How the sharing economy is affecting the way we work

Is the sharing economy a new business trend or simply a continuation of a long tradition of small entrepreneurs?

University of Windsor professor says sharing economy is a new manifestation of an old way of work

Uber headquarters in San Francisco, the company is known for disrupting traditional taxicab services. (Eric Risberg/The Associated Press)

Anna Wiebe picks up groceries, cleans homes and runs other small errands for her clients who are just too busy to do it themselves.

Her Roadrunner company is just one of several to pop up in Windsor, Ont., offering services for menial tasks in a bid to capitalize on the sharing economy kicked off by apps like Uber and AirBnb. 

Wiebe started the business as an expansion of her work helping her sister Maria, who uses a wheelchair. Through a blog and a Twitter account, Wiebe uses the Internet to connect her to potential clients. 

Anna Weibe is the owner and operator of Roadrunner, a company that helps people with small errands. (CBC)

Business experts have differing opinions on these new models. Some argue this is just a continuation of traditional small entrepreneurs, while others say the errand services are just a new way of doing the types of odd jobs that have been around hundreds of years.

'Uber-ization of the economy'

The car-sharing app Uber is the prime example of the sharing economy disrupting traditional business models, playing by a different set of rules than their more traditional competitors, connecting businesses and consumers directly.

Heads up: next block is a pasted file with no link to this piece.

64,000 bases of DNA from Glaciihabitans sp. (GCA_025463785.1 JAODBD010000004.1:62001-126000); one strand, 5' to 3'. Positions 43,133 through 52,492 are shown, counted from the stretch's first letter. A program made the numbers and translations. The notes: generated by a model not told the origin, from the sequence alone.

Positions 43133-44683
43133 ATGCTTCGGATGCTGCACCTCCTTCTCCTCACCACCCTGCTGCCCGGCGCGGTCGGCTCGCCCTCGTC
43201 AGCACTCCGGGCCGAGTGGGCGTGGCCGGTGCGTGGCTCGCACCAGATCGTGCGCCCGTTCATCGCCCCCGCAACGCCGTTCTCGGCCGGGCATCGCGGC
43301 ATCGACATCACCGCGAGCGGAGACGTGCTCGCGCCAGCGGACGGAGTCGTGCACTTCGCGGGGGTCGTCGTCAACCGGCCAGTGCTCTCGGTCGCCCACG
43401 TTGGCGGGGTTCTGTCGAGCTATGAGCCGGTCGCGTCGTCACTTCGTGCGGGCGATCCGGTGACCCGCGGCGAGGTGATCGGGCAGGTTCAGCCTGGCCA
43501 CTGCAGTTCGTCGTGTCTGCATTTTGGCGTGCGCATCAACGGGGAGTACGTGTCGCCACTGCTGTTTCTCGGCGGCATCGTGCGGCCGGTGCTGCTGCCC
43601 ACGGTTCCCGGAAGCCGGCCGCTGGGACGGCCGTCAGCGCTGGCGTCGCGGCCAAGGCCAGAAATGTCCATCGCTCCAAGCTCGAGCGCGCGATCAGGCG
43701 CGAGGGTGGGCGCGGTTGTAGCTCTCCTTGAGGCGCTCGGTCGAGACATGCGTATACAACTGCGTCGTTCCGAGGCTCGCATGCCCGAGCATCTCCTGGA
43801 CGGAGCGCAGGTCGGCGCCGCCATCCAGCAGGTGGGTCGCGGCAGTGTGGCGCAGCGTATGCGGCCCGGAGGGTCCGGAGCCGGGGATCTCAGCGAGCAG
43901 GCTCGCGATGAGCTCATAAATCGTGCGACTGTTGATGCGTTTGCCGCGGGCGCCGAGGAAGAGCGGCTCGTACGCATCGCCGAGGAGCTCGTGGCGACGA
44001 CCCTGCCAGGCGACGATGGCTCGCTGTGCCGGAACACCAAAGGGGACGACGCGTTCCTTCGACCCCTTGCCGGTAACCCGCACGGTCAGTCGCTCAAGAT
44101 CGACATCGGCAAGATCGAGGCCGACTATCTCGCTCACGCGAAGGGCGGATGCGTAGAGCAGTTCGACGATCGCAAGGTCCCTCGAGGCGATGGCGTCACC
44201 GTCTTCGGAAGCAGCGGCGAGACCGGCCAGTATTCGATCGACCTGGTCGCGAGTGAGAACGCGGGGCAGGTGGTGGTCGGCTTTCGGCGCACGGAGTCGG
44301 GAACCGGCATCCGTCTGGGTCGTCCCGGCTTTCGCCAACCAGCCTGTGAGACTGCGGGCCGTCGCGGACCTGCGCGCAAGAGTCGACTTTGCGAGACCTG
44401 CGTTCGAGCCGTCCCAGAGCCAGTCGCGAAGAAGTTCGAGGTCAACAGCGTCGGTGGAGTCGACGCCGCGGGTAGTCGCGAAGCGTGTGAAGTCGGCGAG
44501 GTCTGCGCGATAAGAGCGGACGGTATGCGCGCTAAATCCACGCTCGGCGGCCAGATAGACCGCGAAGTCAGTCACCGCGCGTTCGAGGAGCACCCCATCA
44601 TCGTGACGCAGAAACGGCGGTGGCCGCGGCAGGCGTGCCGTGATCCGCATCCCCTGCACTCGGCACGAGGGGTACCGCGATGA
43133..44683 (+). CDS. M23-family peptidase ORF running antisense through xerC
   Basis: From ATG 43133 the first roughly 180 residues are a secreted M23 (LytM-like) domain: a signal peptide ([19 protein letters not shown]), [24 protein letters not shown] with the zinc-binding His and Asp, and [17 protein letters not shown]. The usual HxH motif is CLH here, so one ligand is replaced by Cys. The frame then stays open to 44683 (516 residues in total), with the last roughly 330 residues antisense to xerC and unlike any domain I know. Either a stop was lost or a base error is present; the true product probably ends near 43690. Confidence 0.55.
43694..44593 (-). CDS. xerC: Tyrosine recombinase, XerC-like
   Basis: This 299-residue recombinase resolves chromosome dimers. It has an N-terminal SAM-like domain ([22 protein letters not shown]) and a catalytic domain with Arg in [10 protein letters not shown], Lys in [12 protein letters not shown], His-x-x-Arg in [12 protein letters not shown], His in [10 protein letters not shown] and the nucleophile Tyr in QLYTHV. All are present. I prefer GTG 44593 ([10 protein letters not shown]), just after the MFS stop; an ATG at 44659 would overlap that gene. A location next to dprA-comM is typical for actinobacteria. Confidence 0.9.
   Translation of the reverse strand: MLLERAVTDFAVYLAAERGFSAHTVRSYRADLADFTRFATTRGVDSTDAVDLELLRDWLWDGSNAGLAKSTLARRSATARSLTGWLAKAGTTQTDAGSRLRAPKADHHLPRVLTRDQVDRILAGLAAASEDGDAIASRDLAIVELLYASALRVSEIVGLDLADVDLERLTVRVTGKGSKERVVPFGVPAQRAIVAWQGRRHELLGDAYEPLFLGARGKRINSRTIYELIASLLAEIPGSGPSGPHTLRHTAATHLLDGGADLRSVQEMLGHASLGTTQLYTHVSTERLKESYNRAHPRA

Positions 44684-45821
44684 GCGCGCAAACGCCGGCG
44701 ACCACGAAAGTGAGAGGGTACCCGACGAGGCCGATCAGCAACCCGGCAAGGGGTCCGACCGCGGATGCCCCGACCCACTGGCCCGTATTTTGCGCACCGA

Harvard Law School author and researcher Yochai Benkler sees this as a major shift in work, calling this trend the "Uber-fication of services." He sees an emerging on-demand economy where dog-walking and grocery buying are contracted out to the lowest bidder.

He sees this trend, beginning in 2014, as a "critical reorganization of the services sector."

Benkler's not alone in his analysis.

Tim Hudak, the MPP for Niagara West-Glanbrook and former leader of the Ontario PC party introduced a private member's bill calling to completely legalize Uber in December.

He participated in a forum Friday at the Ted Rogers School of Management at Ryerson University debating the future of the sharing economy. He was joined by representatives from Unifor, Canada's largest public sector union. 

For Hudak, the goal is to let the government get out of the way of the market and allow things to play out on their own. He sees great potential in this sector, estimating it growing to a $335-billion US industry worldwide by 2025. 

A new way to do old business?

A professor at the Odette School of Business at the University of Windsor doesn't see things the same way. Thomas Kenworthy calls the "dating model" of services a new step in an old way of doing business.

"This peer-to-peer model, or dating model has been around before and this is just a modern manifestation of that," he said. "[Apps] may facilitate greater transactions, or better ones, but ultimately we have a lot of people looking for these services and a lot of people looking to make a few bucks."

To Kenworthy, people offering to clean homes or to pick up groceries were limited in how they could market themselves. For years, the only option was the classified section of local newspapers.

With the advent of the Internet, companies can develop apps or reach their consumers through social media. But they need to adapt in order to survive, meaning companies like Uber may not look the same in five years as they do today. 

"It's nothing new," he said. "There have been teenagers who shovel snow every winter for $10-$15 per driveway and there are people who … feel they can do [menial tasks] to put food on the table."

With files from Stacey Janzer